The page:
We all know it: that dire moment when we return home exhausted from a harried day and realize we have no idea what to make for dinner and no bandwidth to even consider cooking from scratch. In the past, options for fast, convenient nourishment were to nuke a TV dinner or call for fat-soaked pizza or the sodium tsunami of Chinese take-out. How times have changed. Home-delivered meal kits have become one of the biggest, um, home-cooking trends.
In just a few years, dozens of companies—including Sunbasket, Terra’s Kitchen, Blue Apron and Purple Carrot—have jumped into the meal-kit game. For your buck, you get a kit of food replete with all the preportioned ingredients down to the sesame oil and necessary recipe instruction to crank out a complete meal in a flash. A far cry from freezer-
burnt Salisbury steak, meals can range from Cuban shrimp mojo tostadas to bison vegetable stew. Many companies accommodate a wide spectrum of dietary lifestyles, from paleo to vegan, and some have a dietitian on staff to monitor the meals’ nutritional value. Some stress eco-conscious kits made of organic and/or locally sourced edibles.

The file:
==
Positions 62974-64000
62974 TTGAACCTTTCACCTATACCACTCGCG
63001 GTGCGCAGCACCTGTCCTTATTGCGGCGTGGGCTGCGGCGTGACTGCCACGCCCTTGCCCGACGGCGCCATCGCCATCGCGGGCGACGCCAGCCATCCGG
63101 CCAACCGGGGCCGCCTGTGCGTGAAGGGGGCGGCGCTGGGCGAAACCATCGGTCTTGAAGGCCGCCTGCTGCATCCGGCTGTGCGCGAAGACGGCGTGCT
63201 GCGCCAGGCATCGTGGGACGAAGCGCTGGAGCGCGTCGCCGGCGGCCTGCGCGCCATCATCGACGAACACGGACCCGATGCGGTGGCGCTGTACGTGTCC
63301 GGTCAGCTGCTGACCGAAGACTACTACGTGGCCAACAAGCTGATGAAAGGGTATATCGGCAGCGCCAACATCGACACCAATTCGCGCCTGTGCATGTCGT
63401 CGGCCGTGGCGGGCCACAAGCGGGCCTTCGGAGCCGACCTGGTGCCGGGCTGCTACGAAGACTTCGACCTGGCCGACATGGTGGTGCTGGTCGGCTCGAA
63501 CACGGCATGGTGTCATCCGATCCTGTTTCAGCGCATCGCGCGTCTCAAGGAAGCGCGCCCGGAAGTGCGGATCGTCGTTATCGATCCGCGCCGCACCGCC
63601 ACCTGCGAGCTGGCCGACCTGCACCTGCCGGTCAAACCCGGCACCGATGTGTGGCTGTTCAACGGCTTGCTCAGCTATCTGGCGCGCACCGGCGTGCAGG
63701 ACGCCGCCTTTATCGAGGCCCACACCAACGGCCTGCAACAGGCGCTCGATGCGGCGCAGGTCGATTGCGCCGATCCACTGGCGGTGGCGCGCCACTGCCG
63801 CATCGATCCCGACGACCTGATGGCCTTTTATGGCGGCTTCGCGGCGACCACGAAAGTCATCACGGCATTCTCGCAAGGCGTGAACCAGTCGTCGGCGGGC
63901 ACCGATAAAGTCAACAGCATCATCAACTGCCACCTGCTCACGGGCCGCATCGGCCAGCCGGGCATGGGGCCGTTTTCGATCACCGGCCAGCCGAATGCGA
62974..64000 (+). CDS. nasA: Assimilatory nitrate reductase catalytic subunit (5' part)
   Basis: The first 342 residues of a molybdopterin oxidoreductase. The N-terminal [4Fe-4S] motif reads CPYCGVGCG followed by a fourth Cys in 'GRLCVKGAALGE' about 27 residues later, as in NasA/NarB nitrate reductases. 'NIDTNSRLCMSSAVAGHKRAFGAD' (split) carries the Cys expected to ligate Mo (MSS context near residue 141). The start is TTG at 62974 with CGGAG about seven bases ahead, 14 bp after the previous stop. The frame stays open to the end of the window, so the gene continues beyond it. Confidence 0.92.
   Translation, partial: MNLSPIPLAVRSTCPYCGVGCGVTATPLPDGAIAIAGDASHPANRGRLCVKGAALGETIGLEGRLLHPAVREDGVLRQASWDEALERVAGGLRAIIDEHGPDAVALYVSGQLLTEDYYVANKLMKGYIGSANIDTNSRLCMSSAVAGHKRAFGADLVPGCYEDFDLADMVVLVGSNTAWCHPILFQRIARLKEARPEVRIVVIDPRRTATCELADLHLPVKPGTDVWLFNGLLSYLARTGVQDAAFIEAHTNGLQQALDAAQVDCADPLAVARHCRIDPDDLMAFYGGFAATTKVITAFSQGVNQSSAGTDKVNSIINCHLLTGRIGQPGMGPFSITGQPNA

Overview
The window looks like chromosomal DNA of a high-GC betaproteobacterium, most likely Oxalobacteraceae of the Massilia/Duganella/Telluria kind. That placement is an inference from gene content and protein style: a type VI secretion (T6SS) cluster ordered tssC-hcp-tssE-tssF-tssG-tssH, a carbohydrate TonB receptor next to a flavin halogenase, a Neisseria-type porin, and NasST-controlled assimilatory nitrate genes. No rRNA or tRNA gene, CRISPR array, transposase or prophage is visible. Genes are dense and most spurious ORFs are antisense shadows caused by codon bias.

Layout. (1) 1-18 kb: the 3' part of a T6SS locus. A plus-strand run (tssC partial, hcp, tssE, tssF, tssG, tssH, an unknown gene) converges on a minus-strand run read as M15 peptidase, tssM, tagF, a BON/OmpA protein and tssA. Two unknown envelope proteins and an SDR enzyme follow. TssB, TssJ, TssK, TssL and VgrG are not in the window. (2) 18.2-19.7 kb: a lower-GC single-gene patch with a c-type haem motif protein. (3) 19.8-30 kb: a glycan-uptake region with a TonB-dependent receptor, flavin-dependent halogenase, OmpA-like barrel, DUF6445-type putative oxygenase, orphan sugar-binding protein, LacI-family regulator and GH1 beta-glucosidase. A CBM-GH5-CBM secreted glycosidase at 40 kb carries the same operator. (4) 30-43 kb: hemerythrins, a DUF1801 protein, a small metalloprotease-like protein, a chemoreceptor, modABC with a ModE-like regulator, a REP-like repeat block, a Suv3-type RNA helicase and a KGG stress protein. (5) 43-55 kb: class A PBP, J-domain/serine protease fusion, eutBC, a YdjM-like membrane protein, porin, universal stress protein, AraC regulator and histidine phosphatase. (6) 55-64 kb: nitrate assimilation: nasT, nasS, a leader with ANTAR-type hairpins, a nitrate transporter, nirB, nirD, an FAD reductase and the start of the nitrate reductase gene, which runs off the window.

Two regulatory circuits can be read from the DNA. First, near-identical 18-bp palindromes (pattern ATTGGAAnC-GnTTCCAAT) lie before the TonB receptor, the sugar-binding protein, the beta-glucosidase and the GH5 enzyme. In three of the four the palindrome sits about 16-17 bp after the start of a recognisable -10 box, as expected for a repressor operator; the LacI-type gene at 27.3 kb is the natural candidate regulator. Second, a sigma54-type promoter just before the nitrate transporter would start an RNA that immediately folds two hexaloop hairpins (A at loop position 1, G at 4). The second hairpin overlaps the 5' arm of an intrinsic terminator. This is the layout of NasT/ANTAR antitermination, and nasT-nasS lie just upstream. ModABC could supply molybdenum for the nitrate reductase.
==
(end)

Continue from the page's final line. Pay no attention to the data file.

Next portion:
Advocates believe meal kits arriving on doorsteps give a fuss-free, healthy-eating solution to Americans who find menu planning, grocery shopping and prepping from scratch too taxing. But skeptics say that handing over recipe and food-selection duties to others sacrifices a big part of the home-cooking experience. They also point out that weekly meal kits can quickly blow up a food budget. And one consistent grumble is excessive packaging that serves a delicious meal with a side of garbage.
Have you tried one of these direct-to-consumer meal delivery services? Do you think they are helping or hurting the long-term goal of getting Americans to eat better? Send your responses to Sandy Todd Webster at [email protected].
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